For four years, Speaker of the House Bill Howell and his 66-member-strong Republican caucus in the House of Delegates was the GOP bulwark against the efforts of Democratic Gov. Terry McAuliffe to expand Medicaid in the commonwealth.

But then came the blue tsunami of Election Day 2017 when Democrats gained 16 seats in the the lower chamber of the General Assembly, battling to almost parity, 49 Democrats to 51 Republicans. Couple that with a new, more low-key governor (Democrat Ralph Northam) and a new speaker (Republican Kirk Cox), and the stage was set for dramatic change.

From the start of the 2018 Assembly session, bipartisan cooperation between Northam and Cox on a number of high-profile topics that had floundered during the McAuliffe/Howell era began to happen. First it was relatively small issues, almost exercises in trust-building, but leading up to the biggest issue of all that had bedeviled Richmond: Medicaid expansion.

Last Sunday, the House and Senate released their biennial budget documents, and the House budget included something that few people in the capital thought they’d ever see: a recommendation to expand Medicaid eligibility to 137 percent of the federal poverty line, allowing the state to tap into billions of federal tax dollars under the Affordable Care Act — tax dollars Virginians have been paying for years but that have been going to other states.

In many ways for Speaker Cox, it was a recognition of political reality in Washington.

Speaking to the Richmond Times-Dispatch, Cox was blunt: “My long-standing concerns about the cost of expansion aren’t going away, but unfortunately the ACA is here to stay, and the Trump administration is the best chance to secure conservative reforms. … Instead of fighting a losing battle against straightforward Medicaid expansion, I believe the House should lead by putting forward a responsible plan similar to what Vice President Mike Pence adopted as governor of Indiana.”

Primary to the changes Pence got approval for from the Obama administration was a work requirement for Medicaid recipients. In 2015, Indiana became one of the first Republican-led states to take advantage of ACA dollars for Medicaid expansion.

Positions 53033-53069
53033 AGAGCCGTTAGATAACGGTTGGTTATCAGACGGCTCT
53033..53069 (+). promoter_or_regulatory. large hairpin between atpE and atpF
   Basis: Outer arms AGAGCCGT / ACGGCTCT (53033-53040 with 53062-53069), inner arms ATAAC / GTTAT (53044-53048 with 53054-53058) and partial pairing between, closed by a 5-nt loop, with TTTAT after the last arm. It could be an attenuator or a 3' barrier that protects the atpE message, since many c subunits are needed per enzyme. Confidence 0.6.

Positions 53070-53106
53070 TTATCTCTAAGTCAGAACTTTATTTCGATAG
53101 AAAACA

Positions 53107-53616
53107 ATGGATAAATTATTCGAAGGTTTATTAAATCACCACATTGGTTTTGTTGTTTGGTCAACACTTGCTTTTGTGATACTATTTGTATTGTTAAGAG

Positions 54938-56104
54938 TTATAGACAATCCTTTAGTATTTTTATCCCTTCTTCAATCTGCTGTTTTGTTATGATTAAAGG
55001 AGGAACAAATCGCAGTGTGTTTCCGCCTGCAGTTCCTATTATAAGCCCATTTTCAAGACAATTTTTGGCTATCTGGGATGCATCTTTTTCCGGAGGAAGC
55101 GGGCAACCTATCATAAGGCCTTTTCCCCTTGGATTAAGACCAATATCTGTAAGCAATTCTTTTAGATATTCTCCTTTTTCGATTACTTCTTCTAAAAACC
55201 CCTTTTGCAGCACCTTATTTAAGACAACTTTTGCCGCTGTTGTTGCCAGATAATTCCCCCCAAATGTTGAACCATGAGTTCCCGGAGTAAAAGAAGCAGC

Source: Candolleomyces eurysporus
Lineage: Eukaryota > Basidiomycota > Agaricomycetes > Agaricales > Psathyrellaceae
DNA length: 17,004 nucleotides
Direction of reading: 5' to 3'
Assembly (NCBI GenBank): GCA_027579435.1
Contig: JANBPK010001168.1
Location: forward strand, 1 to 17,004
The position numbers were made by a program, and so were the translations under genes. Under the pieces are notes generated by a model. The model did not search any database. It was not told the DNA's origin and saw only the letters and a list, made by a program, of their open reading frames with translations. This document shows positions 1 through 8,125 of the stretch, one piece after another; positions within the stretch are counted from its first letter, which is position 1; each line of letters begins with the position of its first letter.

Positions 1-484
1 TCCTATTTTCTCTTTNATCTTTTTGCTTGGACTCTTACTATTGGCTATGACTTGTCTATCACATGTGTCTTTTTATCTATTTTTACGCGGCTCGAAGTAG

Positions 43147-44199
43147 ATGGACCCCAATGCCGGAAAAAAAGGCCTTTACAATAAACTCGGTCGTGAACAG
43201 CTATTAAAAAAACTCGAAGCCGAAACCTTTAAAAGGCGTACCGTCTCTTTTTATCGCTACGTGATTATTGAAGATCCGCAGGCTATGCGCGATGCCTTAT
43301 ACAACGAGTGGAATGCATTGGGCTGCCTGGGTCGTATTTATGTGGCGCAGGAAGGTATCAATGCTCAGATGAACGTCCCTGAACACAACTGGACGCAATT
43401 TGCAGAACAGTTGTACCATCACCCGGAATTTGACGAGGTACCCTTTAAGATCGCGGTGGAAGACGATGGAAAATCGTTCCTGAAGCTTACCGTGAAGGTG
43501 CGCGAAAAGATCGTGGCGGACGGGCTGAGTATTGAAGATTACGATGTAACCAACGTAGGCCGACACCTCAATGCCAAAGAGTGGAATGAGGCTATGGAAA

The House’s budget would accept $3.2 billion in federal tax dollars to pay for 90 percent of the cost of expanding Medicaid eligibility to persons at 137 percent of the federal poverty line beginning on Jan. 1, 2019. The remaining 10 percent of the cost would come from new “provider assessment” on the revenues of Virginia’s hospitals. Hospital leaders have calculated that this “bed tax,” as it’s sometimes called, would still be less costly for them than having to write off the uncompensated costs of care for uninsured Virginians. (That in itself would be a boon for the public as written-off costs wouldn’t then be calculated into charges Virginians with private insurance pay.)

Tapping into the ACA dollars — tax dollars Virginians are already sending to Washington, we want to re-emphasize — would provide more than 300,000 uninsured Virginians — children, the elderly and the working poor — with basic health care. Enacting the “provider assessment” on hospitals to pay the state’s 10 percent share of the costs would free up more than $420 million in state dollars to devote to other high-priority items that have been put on ice for years as politicians battled over Medicaid expansion: targeted raises for state employees, higher pay for teachers and increased higher-education aid for students.

The Senate budget, though, is starkly different from the House’s proposal. Medicaid expansion — with the influx of federal dollars and the state’s “provider assessment” — is out, creating a gap between the two plans of more than $400 million. Senate Majority Leader Tommy Norment, R-James City County, acknowledged “excruciatingly painful decisions” to make deep cuts across the board to fill the hole: Higher and K-12 education, public safety, student aid and mental health programs all went under the ax. The Senate budget even cut reparations owed to a man wrongly imprisoned for decades. Sen. Janet Howell, a Fairfax Democrat, was blunt in her assessment of the cuts: “And why have we made these cuts? We’ve made them to deprive low-income people of health care.”

In the next two weeks, House and Senate budget conferees will meet to hash out the differences between the chambers’ proposals. No one knows what ultimately will wind up in the final document the Assembly will send to Gov. Northam. And then, the governor has the power to amend the budget, subject either to approval or veto override by the Assembly.

What we are most happy about, though, is not the House’s Medicaid expansion or the Senate’s fiscal wariness of Washington but the fact that bipartisan governing seems finally to have returned to Richmond. That’s something that benefits us all going forward.

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Medicaid and Bipartisan Cooperation in Richmond